SANLIURFA, Turkey — Turkey’s parliament Thursday overwhelmingly endorsed a measure authorizing military intervention in Iraq and Syria and permitting foreign troops to launch attacks from Turkish territory, potentially setting the stage for a deeper level of involvement by Ankara in the international war against the radical Islamic State group.

It was not immediately clear, however, how far Turkey is prepared to go to support the military effort against the Islamic State, a heavily armed al-Qaida offshoot also known as ISIS or ISIL. The effort risks further complicating Turkey’s already tangled relationships with its own restive Kurdish population, the million or more Syrian refugees in Turkey and even the extremists themselves.

Turkish officials said they expect no immediate change to Turkey’s existing policy of facilitating humanitarian efforts to aid needy Syrians inside and outside Syria and supporting moderate Syrian rebels battling the Damascus government.

“I don’t think there will be any imminent action,” said a Turkish official who spoke on condition of anonymity.

The authorization, passed on a vote of 298 to 98, came amid mounting calls for a reluctant Turkey to assume a more active role in a U.S.-led coalition formed to confront the Islamic State. Rapid advances by the group’s forces toward the Syrian-Kurdish border town of Kobane in the hours before the vote further escalated the pressure.

A Turkish analyst familiar with the thinking of Turkish officials said, however, that while the government recognizes that the Islamic State is a growing threat to its security, it is in no mood to rush to support a war that does not include as its goal the removal of Syrian President Bashar Assad.

“Turkey is going to do the bare minimum to get America off its back,” he said, speaking on condition of anonymity. “But not so much that it will align Turkey in what will be seen as a Western coalition formed not to fight Assad – as Turkey has wanted for a long time – but to fight what Turkey regards as misguided Islamic youths.”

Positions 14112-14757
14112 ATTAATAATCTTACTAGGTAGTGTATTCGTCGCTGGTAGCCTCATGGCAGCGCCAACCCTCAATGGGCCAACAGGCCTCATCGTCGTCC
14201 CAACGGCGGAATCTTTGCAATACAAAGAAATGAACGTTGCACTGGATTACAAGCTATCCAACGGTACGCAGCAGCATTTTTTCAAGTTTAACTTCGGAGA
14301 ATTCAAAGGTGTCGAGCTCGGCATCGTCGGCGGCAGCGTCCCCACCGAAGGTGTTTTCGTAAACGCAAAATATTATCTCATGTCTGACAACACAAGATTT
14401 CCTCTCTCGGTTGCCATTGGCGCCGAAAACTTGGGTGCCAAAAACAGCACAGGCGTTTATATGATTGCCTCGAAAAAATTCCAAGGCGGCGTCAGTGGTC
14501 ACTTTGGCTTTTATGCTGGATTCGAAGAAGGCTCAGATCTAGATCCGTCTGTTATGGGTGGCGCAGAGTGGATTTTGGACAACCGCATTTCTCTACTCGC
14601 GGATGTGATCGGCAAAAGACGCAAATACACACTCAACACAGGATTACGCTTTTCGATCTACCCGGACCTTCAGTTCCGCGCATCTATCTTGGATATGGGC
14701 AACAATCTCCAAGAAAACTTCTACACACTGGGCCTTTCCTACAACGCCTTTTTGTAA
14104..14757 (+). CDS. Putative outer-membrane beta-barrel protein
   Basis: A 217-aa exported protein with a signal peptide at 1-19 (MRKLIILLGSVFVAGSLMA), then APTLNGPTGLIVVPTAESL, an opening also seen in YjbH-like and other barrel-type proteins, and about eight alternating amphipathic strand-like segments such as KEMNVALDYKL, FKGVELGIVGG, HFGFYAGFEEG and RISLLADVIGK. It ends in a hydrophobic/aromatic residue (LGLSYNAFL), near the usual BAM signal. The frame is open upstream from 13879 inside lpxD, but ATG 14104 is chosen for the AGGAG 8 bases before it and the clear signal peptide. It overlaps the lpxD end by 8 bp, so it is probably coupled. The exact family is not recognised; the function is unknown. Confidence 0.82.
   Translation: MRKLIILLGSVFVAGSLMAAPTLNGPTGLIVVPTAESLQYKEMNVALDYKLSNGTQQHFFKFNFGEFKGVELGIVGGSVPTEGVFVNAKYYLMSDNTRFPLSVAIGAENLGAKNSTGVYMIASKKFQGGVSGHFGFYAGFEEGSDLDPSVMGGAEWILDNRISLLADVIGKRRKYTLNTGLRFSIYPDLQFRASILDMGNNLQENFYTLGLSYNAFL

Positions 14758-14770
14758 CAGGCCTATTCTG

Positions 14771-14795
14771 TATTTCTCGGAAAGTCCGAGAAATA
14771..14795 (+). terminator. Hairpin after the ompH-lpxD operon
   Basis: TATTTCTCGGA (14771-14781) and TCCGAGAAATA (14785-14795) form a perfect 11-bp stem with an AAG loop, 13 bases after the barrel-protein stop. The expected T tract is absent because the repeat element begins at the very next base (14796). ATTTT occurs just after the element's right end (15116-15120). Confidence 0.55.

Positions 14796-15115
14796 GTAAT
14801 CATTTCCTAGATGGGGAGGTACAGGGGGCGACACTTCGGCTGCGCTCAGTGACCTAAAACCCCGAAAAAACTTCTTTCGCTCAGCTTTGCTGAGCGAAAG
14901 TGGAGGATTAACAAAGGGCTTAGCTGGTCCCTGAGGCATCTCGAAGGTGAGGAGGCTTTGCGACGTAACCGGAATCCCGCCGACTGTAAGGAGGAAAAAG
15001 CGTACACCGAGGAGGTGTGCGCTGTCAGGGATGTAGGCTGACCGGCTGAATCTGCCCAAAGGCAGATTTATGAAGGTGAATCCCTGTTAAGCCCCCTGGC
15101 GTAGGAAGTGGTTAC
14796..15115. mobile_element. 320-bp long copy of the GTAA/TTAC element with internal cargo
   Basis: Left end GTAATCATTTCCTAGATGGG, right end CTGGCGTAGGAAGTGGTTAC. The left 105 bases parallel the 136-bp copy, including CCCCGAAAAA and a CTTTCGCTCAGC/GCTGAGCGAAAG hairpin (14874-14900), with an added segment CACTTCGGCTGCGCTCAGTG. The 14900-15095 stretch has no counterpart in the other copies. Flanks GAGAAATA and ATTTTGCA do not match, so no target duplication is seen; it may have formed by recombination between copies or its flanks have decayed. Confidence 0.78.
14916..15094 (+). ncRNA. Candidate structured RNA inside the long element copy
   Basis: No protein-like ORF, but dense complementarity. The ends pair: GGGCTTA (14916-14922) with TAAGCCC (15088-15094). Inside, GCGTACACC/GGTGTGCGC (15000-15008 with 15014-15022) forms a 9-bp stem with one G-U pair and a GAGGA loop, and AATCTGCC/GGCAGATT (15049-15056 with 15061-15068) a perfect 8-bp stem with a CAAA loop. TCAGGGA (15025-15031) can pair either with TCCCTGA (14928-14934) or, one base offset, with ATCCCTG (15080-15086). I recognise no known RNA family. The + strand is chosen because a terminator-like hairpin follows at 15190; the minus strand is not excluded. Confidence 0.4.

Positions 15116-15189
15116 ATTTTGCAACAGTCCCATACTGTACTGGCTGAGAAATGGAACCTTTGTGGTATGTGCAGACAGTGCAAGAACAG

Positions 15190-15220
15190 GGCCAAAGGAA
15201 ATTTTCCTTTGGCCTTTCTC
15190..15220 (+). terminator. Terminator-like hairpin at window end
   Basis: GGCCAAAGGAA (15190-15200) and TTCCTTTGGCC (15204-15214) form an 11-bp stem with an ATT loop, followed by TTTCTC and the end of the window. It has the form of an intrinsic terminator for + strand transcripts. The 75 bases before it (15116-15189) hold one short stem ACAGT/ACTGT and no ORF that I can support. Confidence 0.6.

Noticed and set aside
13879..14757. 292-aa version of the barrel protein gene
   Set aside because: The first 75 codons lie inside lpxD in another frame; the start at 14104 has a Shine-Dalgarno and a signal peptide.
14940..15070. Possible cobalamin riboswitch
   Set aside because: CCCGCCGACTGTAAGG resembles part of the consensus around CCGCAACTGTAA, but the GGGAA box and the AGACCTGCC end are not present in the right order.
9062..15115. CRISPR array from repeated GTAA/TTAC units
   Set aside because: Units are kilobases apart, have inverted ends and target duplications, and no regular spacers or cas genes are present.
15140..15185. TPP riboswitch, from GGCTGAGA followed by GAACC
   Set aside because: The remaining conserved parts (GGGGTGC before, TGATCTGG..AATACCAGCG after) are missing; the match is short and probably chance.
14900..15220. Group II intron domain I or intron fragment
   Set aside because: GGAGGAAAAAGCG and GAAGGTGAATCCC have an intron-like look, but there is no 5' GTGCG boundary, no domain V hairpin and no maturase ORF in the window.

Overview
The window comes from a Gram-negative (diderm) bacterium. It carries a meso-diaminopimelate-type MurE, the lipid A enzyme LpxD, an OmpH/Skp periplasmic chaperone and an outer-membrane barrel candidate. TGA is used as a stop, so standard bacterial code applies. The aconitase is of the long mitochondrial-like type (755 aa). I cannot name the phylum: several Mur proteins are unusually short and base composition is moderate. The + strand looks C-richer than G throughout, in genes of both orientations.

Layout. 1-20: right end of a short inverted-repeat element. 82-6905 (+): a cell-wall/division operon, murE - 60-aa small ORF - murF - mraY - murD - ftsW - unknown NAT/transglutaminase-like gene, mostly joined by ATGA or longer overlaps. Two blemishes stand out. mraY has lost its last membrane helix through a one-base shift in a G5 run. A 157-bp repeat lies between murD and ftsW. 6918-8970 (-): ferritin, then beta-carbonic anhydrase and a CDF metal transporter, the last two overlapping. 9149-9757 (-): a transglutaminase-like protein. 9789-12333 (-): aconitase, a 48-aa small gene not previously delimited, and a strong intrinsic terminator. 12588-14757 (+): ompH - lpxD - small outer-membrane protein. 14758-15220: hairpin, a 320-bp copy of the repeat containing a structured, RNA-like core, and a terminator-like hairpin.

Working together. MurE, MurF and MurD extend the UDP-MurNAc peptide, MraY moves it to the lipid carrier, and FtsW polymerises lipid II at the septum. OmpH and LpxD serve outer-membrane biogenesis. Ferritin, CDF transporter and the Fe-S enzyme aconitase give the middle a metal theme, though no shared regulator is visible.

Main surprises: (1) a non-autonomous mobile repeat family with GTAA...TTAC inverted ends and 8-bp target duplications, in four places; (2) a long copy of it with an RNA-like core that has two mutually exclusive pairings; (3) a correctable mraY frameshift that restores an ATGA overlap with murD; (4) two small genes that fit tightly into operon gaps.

Turkey’s absence from the fight has become increasingly conspicuous as Islamic State fighters bear down on Kobane and the United States steps up airstrikes elsewhere in Syria, with which Turkey shares a long border. Turkey’s reluctance was initially explained away by the need to protect the safety of 49 Turkish diplomats and family members kidnapped in Iraq by the Islamic State.

But the release of the hostages last month has so far brought about little more than an increase in Turkish rhetoric against the Islamic State, said Aaron Stein, an associate fellow with the London-based Royal United Services Institute.

“There’s not much new coming out of Turkey, but it’s being advertised as something new, perhaps because they’ve been beaten up so badly for their ISIS policy,” he said.

The Obama administration has exerted intense pressure on Turkish President Recep Tayyip Erdogan to allow the United States to use its existing base at Incirlik to launch attacks against Islamic State targets in Iraq and Syria, but Ankara has given no indication it is willing to agree.

Rather, Turkish officials have talked in vague terms about intervening unilaterally along the border to set up safe zones for civilians, a proposal that U.S. officials do not support.

Kurdish leaders, meanwhile, have issued urgent appeals to Turkey and the United States to protect Kobane. By nightfall Thursday, Islamic State fighters had reached the outskirts of the town.

“It is very dangerous, and Kobane could be lost at any time,” said Ibrahim Kader, an activist monitoring the fighting from just across the border.

The militants’ advance is unfolding in full view of the Turkish military, which has rushed reinforcements to the area but has not tried to intervene. There have also been few U.S. airstrikes in the area.